ICD-9 Diagnosis Code 706.1

Acne NEC

Diagnosis Code 706.1

ICD-9: 706.1
Short Description: Acne NEC
Long Description: Other acne
This is the 2014 version of the ICD-9-CM diagnosis code 706.1

Code Classification
  • Diseases of the skin and subcutaneous tissue
    • Other diseases of skin and subcutaneous tissue (700-709)
      • 706 Diseases of sebaceous glands

Information for Medical Professionals

Convert to ICD-10 Additional informationCallout TooltipGeneral Equivalence Map
The ICD-10 and ICD-9 GEMs are used to facilitate linking between the diagnosis codes in ICD-9-CM and the new ICD-10-CM code set. The GEMs are the raw material from which providers, health information vendors and payers can derive specific applied mappings to meet their needs.

  • Acne
  • Acne atrophica
  • Acne conglobata
  • Acne cosmetica
  • Acne detergicans
  • Acne estivalis
  • Acne fulminans
  • Acne fulminans with erythema nodosum
  • Acne indurata
  • Acne keloid
  • Acne keloidalis
  • Acne macule
  • Acne mechanica
  • Acne nodule
  • Acne of external chemical origin
  • Acne of external origin
  • Acne scar
  • Acne urticata
  • Acne venenata
  • Acne vulgaris
  • Acne with gram negative folliculitis
  • Adult premenstrual acne
  • Basal cell nevus with comedones
  • Bromide acne
  • Bromine acne
  • Chlorine acne
  • Colloid acne
  • Comedonal acne
  • Comedonal cyst
  • Comedone
  • Cystic acne
  • Demodex acne
  • Excoriated acne
  • Follicular occlusion tetrad - hidradenitis, acne conglobata, dissecting cellulitis, pilonidal sinus
  • Follicular occlusion triad - hidradenitis, acne conglobata, dissecting cellulitis of scalp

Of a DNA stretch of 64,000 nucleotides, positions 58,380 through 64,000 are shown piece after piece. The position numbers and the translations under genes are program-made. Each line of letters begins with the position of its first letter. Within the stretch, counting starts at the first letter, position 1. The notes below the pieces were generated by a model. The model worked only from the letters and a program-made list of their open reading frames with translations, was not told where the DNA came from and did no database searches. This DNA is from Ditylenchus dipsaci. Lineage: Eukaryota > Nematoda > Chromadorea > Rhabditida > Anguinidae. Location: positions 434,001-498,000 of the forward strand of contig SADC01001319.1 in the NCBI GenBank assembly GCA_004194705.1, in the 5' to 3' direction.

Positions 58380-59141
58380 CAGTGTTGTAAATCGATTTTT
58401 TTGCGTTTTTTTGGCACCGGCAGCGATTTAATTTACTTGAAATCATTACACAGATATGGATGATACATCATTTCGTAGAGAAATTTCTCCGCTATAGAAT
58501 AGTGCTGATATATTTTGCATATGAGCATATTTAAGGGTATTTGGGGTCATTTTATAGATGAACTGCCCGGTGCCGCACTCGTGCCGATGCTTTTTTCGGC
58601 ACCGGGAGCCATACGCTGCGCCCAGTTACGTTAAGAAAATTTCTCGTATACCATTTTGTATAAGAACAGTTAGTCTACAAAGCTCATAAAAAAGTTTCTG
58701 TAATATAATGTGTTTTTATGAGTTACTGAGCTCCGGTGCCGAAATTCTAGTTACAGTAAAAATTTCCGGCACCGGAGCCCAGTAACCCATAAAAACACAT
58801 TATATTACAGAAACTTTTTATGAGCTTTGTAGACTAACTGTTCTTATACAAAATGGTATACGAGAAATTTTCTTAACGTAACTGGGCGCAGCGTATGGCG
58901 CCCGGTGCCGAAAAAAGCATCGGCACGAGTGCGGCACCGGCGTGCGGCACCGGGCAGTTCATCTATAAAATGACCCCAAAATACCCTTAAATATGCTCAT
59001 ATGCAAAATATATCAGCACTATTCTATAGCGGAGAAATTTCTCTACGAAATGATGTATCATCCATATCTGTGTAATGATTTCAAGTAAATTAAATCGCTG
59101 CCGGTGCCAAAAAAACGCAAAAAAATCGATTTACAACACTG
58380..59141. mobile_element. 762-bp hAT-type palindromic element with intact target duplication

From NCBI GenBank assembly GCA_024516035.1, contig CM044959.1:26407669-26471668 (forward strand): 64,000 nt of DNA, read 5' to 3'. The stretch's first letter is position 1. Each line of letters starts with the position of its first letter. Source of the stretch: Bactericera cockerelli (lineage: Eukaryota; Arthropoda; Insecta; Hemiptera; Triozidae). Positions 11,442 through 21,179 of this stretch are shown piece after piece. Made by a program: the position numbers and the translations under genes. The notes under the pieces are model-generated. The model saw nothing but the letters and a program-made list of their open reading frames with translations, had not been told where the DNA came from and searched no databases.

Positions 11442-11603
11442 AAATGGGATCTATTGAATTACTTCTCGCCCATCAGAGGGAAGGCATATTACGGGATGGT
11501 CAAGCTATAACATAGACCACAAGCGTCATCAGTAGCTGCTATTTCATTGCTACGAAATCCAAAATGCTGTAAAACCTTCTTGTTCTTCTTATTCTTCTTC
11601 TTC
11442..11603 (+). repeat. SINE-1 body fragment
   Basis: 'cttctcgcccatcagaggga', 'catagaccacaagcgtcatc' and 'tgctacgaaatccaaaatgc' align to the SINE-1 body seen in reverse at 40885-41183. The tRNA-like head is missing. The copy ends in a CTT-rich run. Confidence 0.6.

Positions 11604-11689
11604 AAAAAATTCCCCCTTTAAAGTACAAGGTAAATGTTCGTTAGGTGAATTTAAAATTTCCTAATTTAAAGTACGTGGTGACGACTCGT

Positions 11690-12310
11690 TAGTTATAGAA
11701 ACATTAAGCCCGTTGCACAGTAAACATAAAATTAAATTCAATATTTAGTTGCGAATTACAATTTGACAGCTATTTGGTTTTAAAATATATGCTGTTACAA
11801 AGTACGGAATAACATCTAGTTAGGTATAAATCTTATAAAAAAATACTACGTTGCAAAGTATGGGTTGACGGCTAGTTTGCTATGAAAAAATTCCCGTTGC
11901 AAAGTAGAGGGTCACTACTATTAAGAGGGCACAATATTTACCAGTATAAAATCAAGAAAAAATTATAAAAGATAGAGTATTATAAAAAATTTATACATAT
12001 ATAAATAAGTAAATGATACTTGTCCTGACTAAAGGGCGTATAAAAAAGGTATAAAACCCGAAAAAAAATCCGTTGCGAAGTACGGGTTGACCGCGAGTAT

• Folliculitis keloidalis nuchae
  • Giant comedo
  • Halogen acne
  • Hydration acne
  • Hypertrophic acne scar
  • Ice-pick acne scar
  • Inflammatory acne
  • Iodide acne
  • Iodine acne
  • Juvenile acne
  • Macrocomedone
  • Multiple type comedones
  • Neonatal acne
  • Nodular elastosis with cysts AND comedones of Favre and Racouchot
  • Nodulocystic acne
  • Occupational acne
  • Oil acne
  • On examination - blackheads
  • On examination - blackheads present
  • Open comedone
  • Pitch acne
  • Polyporous comedone
  • Psoralen and long-wave ultraviolet radiation acne
  • Pustular acne
  • Solar comedone
  • Steroid acne
  • Superficial acne vulgaris
  • Superficial inflammatory acne vulgaris
  • Superficial mixed comedonal and inflammatory acne vulgaris
  • Synovitis acne pustulosis hyperostosis osteomyelitis syndrome
  • Tropical acne

Index of Diseases and Injuries
References found for the code 706.1 in the Index of Diseases and Injuries:

Information for Patients


Also called: Pimples, Zits

Acne is a common skin disease that causes pimples. Pimples form when hair follicles under your skin clog up. Most pimples form on the face, neck, back, chest, and shoulders. Anyone can get acne, but it is common in teenagers and young adults. It is not serious, but it can cause scars.

No one knows exactly what causes acne. Hormone changes, such as those during the teenage years and pregnancy, probably play a role. There are many myths about what causes acne. Chocolate and greasy foods are often blamed, but there is little evidence that foods have much effect on acne in most people. Another common myth is that dirty skin causes acne; however, blackheads and pimples are not caused by dirt. Stress doesn't cause acne, but stress can make it worse.

If you have acne

  • Clean your skin gently
  • Try not to touch your skin
  • Avoid the sun

Treatments for acne include medicines and creams.

NIH: National Institute of Arthritis and Musculoskeletal and Skin Diseases

  • Acne
  • Acne -- self-care

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